[R-meta] Do we assume multi-stage sampling of effect sizes in multi-level models?
|@keyh@n|h@ @end|ng |rom gm@||@com
Wed Jul 21 20:40:42 CEST 2021
I have (and had) no issue with the first stage of sampling (simple random
sampling of studies). I also have no problem assuming (only
epistemologically) that there could be a "literature [that] has measured a
very large number of outcomes" (whatever 'outcome' means which may
introduce another stage of [random] sampling).
My problem is with the second stage of the sampling. Particularly, to think
that knowledge at this stage can be formed on a simple random
sampling basis of some universe and not a non-probability (and perhaps
thoughtfully biased like purposive sampling) one is a bit counter-intuitive.
In the end, compared to primary data, simple random sampling of effect
sizes (at any stage of sampling) seems a bit restricted.
Once again many thanks for sharing your expertise (a question about your
expanding range paper to follow)
On Wed, Jul 21, 2021 at 10:53 AM James Pustejovsky <jepusto using gmail.com>
> I'm not sure i agree about the theoretical impossibility of MLMA.
> Consider that the regular old random effects model also posits that we are
> sampling studies from some population. Usually that population is
> hypothetical (the set of possible studies that could conceivably be
> conducted on the topic). But sometimes we may identify a very large body of
> literature and then literally draw a random sample of records for purposes
> of coding (because coding is expensive and we have limited resources).
> One could imagine doing the same in a multi-stage setting, where every
> study in the literature has measured a very large number of outcomes. We
> first sample studies, then (again due to resource constraints), sample only
> a few of the outcomes from each study for purposes of effect size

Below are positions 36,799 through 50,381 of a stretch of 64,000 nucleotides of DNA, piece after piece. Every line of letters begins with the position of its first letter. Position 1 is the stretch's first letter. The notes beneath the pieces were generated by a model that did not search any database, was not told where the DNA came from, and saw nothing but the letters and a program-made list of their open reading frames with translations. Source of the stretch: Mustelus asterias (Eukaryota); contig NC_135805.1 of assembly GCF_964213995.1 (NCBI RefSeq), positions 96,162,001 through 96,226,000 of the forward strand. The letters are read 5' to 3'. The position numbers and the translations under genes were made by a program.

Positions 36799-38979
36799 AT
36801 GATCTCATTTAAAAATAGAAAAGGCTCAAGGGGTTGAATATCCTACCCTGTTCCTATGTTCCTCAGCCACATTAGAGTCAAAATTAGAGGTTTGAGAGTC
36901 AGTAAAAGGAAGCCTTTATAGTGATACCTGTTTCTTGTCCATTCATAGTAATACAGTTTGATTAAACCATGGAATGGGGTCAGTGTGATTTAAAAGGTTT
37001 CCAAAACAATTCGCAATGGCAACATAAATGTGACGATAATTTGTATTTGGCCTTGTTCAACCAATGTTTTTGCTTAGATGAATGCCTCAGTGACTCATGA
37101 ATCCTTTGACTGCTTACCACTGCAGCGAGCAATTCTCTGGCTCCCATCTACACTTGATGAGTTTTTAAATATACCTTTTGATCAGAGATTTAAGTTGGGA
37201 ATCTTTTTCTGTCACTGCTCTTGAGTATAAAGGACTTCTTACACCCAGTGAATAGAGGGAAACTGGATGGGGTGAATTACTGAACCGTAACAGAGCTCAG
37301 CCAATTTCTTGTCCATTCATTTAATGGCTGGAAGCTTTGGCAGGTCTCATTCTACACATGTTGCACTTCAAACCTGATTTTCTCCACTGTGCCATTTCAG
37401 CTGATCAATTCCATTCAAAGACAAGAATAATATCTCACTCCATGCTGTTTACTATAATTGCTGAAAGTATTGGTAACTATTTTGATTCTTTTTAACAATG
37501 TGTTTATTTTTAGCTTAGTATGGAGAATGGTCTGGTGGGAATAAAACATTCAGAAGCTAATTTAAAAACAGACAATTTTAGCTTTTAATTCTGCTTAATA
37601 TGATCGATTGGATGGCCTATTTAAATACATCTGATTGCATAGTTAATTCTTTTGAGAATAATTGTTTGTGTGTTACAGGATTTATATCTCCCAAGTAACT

> calculation. This is less plausible as a physical process, admittedly. But
> we could imagine that the primary investigators are engaging in something
> akin to this when they design their primary studies. Ideally, they would
> measure many different outcomes using many different
> instruments/scales/whatnot. But due to resource constraints, they can
> actually only collect a few measurements. Perhaps they choose
> instruments/scales more or less at random?
> On Wed, Jul 21, 2021 at 10:43 AM Farzad Keyhan <f.keyhaniha using gmail.com>
>> Thanks, James. You are right about what I meant by epistemological vs.
>> ontological. But the problem is that in the case of "primary data", it is
>> "theoretically possible" to follow a multi-stage plan but in many cases we
>> may not "afford" to do it, and so it doesn't happen (always
>> epistemologically plausible, but at times ontologically implausible).
>> But in the case of multilevel meta-regression, it's "not even
>> theoretically possible" to assume so. Of course, I fully understand that
>> there is no remedy and it is what it is. But I just wanted to make sure I'm
>> not way off on this as a non-stats person.
>> Thank you again, for your expertise and dedication,
>> ps. My colleagues and I have run into a question reading your